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Content Categorized ‘Nonfiction’

Monsoon and Peacock

What monsoon can do is give you sweetness in spite of the heavy wet. Even when it rains in Kerala, India, people still ride their colorful scooters, and some even carry a friend or a love along with them. If it is a woman behind the driver, she will sit sidesaddle, wrapped in her sari or churidar. One hand grips only the padded rim of the seat for support, the other holds a black umbrella covering herself and the driver. The thwap-thwap-thwap of raindrops the size of quarters and the scooter’s engine—the only sounds worth noticing on their damp course through the village streets. This rain is never scary, though, even during monsoon. You can tell monsoon is near when you hear a sound like someone shaking a packet of seeds in the distance. A pause—and then the roar. You know it’s coming when the butterflies—fire skippers and blue­bottles—fly in abundance over my grandmother’s cinnamon plants and suddenly vanish. A whole family of peacocks will gather up in a banyan tree, so still, as if posing for a seasonal portrait. Then the shaking sound begins. If you could smell the wind from an ecstatic, teeny bat—if you could smell banana…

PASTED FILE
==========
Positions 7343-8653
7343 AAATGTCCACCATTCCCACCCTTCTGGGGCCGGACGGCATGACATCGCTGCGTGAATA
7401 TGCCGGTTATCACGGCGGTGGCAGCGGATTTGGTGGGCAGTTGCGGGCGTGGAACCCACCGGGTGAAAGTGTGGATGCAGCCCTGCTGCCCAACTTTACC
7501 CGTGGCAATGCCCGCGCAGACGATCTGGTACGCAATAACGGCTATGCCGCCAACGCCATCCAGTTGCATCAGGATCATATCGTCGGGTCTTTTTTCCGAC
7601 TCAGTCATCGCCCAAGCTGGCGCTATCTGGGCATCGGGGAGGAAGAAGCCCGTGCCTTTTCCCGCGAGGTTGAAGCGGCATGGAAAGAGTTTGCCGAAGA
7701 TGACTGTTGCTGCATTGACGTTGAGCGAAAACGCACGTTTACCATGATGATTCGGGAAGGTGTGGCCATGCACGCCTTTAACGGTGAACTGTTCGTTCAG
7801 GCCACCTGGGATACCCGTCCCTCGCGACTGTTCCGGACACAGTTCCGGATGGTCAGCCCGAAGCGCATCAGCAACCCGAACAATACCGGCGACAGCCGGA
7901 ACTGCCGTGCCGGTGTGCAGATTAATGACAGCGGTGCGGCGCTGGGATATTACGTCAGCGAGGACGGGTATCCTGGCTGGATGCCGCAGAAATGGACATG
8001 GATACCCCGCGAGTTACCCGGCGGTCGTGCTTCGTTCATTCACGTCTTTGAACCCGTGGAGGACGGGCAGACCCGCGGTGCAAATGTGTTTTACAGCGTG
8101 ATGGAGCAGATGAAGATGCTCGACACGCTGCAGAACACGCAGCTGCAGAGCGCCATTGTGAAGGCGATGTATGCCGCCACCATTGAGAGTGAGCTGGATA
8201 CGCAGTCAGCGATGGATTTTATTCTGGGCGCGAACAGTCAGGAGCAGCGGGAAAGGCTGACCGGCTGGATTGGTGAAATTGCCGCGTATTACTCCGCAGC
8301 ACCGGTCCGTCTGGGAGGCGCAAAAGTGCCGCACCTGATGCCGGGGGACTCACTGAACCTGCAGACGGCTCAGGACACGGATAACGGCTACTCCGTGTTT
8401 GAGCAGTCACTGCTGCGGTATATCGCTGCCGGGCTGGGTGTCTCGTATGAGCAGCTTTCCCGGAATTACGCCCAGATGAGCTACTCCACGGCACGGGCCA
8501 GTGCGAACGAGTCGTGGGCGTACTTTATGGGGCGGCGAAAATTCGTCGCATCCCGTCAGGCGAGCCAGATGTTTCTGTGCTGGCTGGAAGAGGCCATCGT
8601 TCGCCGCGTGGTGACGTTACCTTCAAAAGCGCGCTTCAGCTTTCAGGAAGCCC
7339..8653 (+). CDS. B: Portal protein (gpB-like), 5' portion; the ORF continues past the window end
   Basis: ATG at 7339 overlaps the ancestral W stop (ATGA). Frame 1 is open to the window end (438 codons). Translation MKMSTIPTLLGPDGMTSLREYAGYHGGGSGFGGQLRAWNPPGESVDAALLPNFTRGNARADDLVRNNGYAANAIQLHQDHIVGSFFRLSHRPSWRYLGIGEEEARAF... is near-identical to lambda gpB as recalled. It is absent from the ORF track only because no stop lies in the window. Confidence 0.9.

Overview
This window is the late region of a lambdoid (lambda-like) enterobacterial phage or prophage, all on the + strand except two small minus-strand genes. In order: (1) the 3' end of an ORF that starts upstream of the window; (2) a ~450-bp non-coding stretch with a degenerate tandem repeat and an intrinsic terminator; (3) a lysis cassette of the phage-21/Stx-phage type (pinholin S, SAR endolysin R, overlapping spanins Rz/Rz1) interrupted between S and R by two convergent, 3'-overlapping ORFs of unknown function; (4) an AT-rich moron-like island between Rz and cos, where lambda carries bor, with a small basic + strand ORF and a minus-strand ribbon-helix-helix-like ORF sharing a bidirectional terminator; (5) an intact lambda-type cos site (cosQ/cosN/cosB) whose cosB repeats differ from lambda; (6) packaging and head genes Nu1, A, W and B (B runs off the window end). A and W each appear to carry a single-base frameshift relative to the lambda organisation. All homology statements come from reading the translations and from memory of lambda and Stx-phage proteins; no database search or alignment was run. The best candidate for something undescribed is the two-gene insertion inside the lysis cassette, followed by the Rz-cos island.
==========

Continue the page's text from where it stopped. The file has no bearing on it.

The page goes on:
Snowflake No. 1

My mom’s mother, my Oma, knitted, crocheted, embroidered, and sewed skillfully. In the years I knew her, she spent evenings watching television news programs with my Opa, always working a project in her hands and lap. My mom never learned…

Garni-Geghard

Visiting with her family in her mother’s homeland of Armenia, an essayist ventures to a Christian monastery and a pagan temple, searching for her heritage among cross-stones and fish-dragons.

Metamorph

A writer chronicles the life and times of the African clawed frog, from the one her father purchased for her childhood terrarium, to the species’ part in the development of modern pregnancy tests, to her twin sister’s research on the frog’s role in the global chitryd pandemic.